coracidium (ko-ra-sid′e-um)
The ciliated first-stage aquatic embryo of pseudophyllid and other cestodes with aquatic cycles; within the ciliated embryophore is a hooked larva, the hexacanth, that develops in the intermediate host, usually an aquatic crustacean, into the next larval stage, the procercoid.

coracoacromial (kor′a-ko-a-kro′me-al)
Relating to the coracoid and acromial processes. SYN: acromiocoracoid.

coracobrachialis (kor′a-ko-bra-ke-a′lis)
Relating to the coracoid process of the scapula and the arm. SEE ALSO: c. muscle, coracobrachial bursa.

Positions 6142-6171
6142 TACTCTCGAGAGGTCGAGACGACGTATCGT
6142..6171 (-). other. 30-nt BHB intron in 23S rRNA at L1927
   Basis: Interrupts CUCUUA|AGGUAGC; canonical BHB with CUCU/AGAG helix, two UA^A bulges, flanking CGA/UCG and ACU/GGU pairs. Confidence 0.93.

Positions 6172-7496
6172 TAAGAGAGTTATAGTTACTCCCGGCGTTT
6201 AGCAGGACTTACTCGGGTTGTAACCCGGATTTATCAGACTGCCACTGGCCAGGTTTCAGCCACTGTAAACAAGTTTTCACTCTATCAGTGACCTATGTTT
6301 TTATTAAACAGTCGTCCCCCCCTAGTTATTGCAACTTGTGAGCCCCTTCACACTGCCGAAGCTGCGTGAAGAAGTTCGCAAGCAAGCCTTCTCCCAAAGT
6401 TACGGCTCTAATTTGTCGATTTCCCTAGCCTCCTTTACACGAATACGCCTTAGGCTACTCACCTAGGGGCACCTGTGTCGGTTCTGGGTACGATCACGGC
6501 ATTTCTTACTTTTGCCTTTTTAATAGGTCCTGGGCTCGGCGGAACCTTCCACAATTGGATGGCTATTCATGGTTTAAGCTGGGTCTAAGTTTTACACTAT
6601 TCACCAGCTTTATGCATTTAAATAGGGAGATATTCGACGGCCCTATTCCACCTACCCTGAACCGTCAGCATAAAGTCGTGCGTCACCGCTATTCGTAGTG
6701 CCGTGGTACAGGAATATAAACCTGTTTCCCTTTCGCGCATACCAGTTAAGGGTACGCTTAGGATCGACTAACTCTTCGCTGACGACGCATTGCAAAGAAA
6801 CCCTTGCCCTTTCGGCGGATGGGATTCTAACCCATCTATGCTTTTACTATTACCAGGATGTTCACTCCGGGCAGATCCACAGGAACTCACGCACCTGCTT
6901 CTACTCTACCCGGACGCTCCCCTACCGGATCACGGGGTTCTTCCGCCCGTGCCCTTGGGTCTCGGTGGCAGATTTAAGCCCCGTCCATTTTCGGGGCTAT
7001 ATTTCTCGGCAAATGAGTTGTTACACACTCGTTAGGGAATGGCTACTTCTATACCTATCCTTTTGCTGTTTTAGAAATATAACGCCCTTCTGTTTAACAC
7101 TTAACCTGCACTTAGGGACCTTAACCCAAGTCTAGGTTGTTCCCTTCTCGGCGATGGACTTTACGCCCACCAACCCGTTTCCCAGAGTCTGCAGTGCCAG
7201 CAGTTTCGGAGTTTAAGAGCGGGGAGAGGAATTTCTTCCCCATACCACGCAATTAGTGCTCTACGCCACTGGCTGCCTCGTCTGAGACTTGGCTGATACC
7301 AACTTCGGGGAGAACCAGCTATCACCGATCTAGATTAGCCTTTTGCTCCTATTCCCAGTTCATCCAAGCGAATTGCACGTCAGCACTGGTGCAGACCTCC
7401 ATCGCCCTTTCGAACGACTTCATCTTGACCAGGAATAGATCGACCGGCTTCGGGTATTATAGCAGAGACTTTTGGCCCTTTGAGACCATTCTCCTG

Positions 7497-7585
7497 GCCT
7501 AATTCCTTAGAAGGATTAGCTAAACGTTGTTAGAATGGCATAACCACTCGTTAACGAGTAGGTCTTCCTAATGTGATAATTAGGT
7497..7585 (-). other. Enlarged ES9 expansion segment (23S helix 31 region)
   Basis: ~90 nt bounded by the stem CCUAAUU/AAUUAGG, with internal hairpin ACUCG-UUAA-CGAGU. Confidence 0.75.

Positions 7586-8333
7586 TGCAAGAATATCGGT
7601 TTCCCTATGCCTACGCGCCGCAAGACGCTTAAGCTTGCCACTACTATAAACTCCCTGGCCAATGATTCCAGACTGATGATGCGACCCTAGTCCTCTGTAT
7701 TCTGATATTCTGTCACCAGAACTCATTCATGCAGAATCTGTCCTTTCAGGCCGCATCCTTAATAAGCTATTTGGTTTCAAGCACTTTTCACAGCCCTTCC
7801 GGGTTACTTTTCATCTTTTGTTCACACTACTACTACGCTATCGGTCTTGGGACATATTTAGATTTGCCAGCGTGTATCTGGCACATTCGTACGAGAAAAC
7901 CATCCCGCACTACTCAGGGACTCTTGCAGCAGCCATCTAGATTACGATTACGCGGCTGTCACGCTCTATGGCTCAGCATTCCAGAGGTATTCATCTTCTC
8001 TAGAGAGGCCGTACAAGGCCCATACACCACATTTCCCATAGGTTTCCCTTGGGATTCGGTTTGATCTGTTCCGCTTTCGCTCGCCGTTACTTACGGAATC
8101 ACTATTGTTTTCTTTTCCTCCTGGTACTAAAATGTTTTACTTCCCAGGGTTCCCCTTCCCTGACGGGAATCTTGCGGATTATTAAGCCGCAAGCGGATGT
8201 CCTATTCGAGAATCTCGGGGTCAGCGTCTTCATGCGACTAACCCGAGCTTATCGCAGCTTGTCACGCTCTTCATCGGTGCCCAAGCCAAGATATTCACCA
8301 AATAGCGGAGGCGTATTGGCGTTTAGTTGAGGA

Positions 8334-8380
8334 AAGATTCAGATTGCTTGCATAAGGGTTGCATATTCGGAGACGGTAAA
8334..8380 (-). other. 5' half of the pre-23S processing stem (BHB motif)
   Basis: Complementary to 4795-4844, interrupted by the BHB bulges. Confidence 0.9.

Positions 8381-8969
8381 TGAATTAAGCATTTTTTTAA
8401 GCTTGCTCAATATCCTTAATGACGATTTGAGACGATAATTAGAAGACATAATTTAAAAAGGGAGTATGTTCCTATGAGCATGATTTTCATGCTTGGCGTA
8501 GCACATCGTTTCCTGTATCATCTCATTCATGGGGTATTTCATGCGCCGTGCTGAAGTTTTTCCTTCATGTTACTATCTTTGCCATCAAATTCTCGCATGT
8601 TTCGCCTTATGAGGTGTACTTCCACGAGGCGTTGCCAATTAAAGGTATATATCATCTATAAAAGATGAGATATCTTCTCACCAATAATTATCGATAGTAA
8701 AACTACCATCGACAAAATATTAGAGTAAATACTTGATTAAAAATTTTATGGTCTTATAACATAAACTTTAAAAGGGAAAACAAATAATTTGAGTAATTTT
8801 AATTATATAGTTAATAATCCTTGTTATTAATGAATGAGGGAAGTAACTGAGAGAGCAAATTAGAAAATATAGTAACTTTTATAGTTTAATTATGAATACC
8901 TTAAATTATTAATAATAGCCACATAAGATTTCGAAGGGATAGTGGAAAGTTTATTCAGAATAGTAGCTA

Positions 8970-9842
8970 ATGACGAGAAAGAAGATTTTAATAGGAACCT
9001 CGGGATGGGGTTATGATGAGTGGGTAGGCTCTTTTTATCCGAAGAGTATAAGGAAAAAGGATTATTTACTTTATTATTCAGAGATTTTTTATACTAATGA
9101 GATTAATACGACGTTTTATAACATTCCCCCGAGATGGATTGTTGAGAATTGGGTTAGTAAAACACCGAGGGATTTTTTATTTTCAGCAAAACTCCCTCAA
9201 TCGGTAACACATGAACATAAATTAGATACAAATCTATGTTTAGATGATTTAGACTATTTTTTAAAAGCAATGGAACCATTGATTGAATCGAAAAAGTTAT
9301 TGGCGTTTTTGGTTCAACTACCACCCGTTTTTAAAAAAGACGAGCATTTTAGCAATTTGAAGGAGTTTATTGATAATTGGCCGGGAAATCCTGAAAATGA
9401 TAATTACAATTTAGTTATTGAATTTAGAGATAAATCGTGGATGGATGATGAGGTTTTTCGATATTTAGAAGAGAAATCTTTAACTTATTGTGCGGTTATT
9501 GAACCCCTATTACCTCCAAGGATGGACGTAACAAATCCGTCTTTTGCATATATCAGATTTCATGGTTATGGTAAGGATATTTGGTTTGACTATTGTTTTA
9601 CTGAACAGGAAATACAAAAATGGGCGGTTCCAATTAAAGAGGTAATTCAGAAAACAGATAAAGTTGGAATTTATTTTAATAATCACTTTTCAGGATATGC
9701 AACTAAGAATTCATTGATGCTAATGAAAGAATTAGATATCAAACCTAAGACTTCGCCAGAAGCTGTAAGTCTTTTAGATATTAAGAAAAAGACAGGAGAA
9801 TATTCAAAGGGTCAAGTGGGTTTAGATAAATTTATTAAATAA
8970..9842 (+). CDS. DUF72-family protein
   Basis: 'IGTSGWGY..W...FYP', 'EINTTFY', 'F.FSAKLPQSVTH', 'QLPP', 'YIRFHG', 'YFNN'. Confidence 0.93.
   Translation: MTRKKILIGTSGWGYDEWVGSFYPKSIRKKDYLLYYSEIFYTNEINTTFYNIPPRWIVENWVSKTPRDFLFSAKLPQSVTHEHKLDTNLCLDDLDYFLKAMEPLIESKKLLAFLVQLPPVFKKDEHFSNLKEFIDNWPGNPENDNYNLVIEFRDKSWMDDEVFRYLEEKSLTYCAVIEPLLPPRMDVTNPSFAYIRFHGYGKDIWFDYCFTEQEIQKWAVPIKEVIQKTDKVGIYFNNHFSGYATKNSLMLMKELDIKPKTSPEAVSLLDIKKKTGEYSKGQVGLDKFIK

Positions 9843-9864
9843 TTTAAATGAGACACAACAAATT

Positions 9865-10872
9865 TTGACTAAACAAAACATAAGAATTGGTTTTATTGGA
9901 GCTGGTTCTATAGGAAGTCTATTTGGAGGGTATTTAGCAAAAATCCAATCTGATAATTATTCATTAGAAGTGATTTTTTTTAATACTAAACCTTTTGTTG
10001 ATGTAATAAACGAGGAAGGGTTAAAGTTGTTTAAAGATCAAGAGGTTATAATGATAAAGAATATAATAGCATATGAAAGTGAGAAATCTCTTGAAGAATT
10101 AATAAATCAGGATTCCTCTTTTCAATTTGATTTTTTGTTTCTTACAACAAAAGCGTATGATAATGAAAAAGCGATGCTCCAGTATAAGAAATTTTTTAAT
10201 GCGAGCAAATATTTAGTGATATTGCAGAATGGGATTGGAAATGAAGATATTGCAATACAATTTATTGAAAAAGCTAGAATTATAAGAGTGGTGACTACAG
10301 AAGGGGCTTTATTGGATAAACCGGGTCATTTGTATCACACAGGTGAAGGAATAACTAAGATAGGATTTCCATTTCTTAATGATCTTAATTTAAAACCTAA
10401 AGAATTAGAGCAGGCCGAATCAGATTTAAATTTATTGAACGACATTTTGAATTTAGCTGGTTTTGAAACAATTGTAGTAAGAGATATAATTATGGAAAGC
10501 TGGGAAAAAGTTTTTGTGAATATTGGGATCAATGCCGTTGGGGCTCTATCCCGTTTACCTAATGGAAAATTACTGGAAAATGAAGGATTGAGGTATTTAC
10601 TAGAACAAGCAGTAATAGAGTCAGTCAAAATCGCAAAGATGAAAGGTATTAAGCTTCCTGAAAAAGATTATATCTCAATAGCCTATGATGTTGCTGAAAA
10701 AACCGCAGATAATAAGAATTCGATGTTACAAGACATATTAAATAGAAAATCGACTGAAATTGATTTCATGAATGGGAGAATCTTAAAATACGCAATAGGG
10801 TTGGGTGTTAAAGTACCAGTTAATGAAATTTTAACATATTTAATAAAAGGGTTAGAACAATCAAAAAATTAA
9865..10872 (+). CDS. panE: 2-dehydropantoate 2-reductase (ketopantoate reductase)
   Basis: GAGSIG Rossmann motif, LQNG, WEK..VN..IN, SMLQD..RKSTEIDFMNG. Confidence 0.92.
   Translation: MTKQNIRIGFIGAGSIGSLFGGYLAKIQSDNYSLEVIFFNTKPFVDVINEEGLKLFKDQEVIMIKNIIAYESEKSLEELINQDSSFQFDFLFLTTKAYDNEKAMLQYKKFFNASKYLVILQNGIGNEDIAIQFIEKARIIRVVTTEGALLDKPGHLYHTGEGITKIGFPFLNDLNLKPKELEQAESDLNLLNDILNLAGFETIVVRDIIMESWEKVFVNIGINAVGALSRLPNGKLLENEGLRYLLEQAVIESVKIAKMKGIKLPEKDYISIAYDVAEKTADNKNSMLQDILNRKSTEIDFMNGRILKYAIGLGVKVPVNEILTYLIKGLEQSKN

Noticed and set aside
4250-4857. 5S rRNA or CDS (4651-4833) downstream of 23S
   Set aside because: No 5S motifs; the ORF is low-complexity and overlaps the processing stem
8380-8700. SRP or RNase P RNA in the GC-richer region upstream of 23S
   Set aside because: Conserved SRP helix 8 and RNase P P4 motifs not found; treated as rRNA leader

coracoclavicular (kor′a-ko-kla-vik′u-lar)
Relating to the coracoid process and the clavicle. SYN: scapuloclavicular (2) .

coracohumeral (kor′a-ko-hu′mer-al)
Relating to the coracoid process and the humerus.

coracoid (kor′a-koyd)
Shaped like a crow's beak; denoting a process of the scapula. [G. korakodes, like a crow's beak, fr. korax, raven, + eidos, appearance]

corallin (kor′a-lin)
SYN: aurin. yellow c. a sodium salt of aurin.

cord (kord) [TA]